[read more]


Rick Perry Vetoed Texas Equal Pay Bill Under Pressure From Macy's, Kroger's
The Huffington Post
August 6, 2013
By Amanda Terkel

Texas Gov. Rick Perry (R) vetoed a bill this summer to help prevent wage discrimination after receiving letters against the measure from retailers like Macy's and Kroger Food Stores, according to documents newly obtained by the Houston Chronicle.

The bill would have brought Texas state law in line with the federal Lilly Ledbetter Fair Pay Act, which makes it easier for women to sue employers over wage discrimination.

Perry said in his veto statement in June that he objected to the bill because it "duplicates federal law, which already allows employees who feel they have been discriminated against through compensation to file a claim with the U.S. Equal Employment Opportunity Commission." He also said he was concerned that it could lead to more regulations and hurt job creation.

The sponsor of the bill, state Rep. Senfronia Thompson (D), told the Chronicle she was not aware that the retailers were opposed and sought out a gubernatorial veto. "I shop at Kroger's for my groceries," Thompson said. "I shopped there just last week. I'm going to have to go to [Texas grocery chain] HEB now. I am really shocked.

[read more]


Who's Afraid of Radical History?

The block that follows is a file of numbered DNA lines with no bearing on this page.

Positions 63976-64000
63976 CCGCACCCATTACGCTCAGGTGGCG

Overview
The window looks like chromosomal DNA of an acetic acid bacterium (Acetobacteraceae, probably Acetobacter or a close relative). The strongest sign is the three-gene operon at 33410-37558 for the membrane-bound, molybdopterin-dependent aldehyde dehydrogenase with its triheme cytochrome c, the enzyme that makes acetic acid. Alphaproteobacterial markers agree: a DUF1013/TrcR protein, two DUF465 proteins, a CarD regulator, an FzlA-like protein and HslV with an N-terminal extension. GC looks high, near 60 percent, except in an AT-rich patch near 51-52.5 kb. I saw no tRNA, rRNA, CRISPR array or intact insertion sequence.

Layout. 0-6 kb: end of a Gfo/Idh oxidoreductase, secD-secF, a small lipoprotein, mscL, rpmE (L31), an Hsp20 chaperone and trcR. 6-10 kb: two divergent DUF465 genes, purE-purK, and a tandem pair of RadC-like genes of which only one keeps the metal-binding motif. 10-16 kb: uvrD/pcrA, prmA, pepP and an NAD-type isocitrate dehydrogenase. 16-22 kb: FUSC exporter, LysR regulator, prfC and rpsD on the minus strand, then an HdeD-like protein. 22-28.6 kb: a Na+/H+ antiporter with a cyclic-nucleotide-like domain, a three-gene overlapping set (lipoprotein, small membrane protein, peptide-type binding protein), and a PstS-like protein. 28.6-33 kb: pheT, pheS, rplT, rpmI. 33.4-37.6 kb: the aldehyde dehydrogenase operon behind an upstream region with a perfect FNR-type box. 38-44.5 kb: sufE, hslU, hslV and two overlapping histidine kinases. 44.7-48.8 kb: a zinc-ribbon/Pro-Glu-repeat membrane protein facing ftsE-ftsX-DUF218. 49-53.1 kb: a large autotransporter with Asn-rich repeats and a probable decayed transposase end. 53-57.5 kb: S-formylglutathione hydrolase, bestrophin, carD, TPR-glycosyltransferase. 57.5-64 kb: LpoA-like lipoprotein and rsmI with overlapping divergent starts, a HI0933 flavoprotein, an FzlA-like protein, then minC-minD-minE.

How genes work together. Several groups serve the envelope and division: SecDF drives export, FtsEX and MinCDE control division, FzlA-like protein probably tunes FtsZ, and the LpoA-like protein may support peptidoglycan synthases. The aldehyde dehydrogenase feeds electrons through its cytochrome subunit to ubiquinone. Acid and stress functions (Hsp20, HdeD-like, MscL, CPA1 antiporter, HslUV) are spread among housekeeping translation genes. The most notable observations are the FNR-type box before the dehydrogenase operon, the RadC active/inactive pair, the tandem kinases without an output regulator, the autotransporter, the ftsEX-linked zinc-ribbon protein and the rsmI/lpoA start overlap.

Mitch Daniels's covert war on Howard Zinn's A People's History of the United States.

The Nation
August 5, 2013
By Robert Cohen and Sonia Murrow

A recent Associated Press expose-drawing on e-mails obtained under the Freedom of Information Act-revealed that in 2010, Mitch Daniels, then Indiana's Republican governor, covertly set out to ban Howard Zinn's best-selling A People's History of the United States from Indiana's classrooms. Daniels had privately responded to Zinn's death that year with unseemly glee; "This terrible anti-American academic has finally passed away," he crowed. Daniels attempted to banish Zinn's book on the grounds that it was "a truly execrable, anti-factual piece of disinformation that misstates American history on every page….

As governor, Daniels seemed unconcerned that purging Zinn from Indiana's educational system constituted a violation of academic freedom. But this issue emerged in the political storm unleashed by the AP story, in part because Daniels is currently president of Purdue University. Aware that trampling academic freedom is incompatible with leadership in higher education, Daniels sought to evade the issue by claiming (falsely) that he had respected academic freedom at the university level and only sought to keep Zinn out of the K-12 educational curriculum.

Some students admired Zinn's iconoclasm, while others challenged his version of the past. But whether or not they found his radical view of the American past convincing, most students found it liberating to learn that there was more than one way to think about history. As one student wrote Zinn, "American history has been entirely one-sided for too long. Your work showed me another side of history I never knew existed."


[read more]